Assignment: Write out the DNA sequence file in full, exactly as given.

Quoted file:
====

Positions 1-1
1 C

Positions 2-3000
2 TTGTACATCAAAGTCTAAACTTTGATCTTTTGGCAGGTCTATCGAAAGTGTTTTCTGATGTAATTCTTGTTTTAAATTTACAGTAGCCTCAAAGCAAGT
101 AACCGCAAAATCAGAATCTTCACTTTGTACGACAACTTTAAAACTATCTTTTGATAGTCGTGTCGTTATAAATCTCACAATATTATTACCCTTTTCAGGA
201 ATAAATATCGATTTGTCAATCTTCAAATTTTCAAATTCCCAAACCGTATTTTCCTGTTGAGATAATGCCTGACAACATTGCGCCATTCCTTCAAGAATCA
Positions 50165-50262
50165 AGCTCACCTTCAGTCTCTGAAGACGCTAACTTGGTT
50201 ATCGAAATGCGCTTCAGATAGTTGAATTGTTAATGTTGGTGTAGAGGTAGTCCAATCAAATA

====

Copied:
Positions 1-1
1 C

Positions 2-3000
2 TTGTACATCAAAGTCTAAACTTTGATCTTTTGGCAGGTCTATCGAAAGTGTTTTCTGATGTAATTCTTGTTTTAAATTTACAGTAGCCTCAAAGCAAGT
101 AACCGCAAAATCAGAATCTTCACTTTGTACGACAACTTTAAAACTATCTTTTGATAGTCGTGTCGTTATAAATCTCACAATATTATTACCCTTTTCAGGA
201 ATAAATATCGATTTGTCAATCTTCAAATTTTCAAATTCCCAAACCGTATTTTCCTGTTGAGATAATGCCTGACAACATTGCGCCATTCCTTCAAGAATCA
Positions 50165-50262
50165 AGCTCACCTTCAGTCTCTGAAGACGCTAACTTGGTT
50201 ATCGAAATGCGCTTCAGATAGTTGAATTGTTAATGTTGGTGTAGAGGTAGTCCAATCAAATA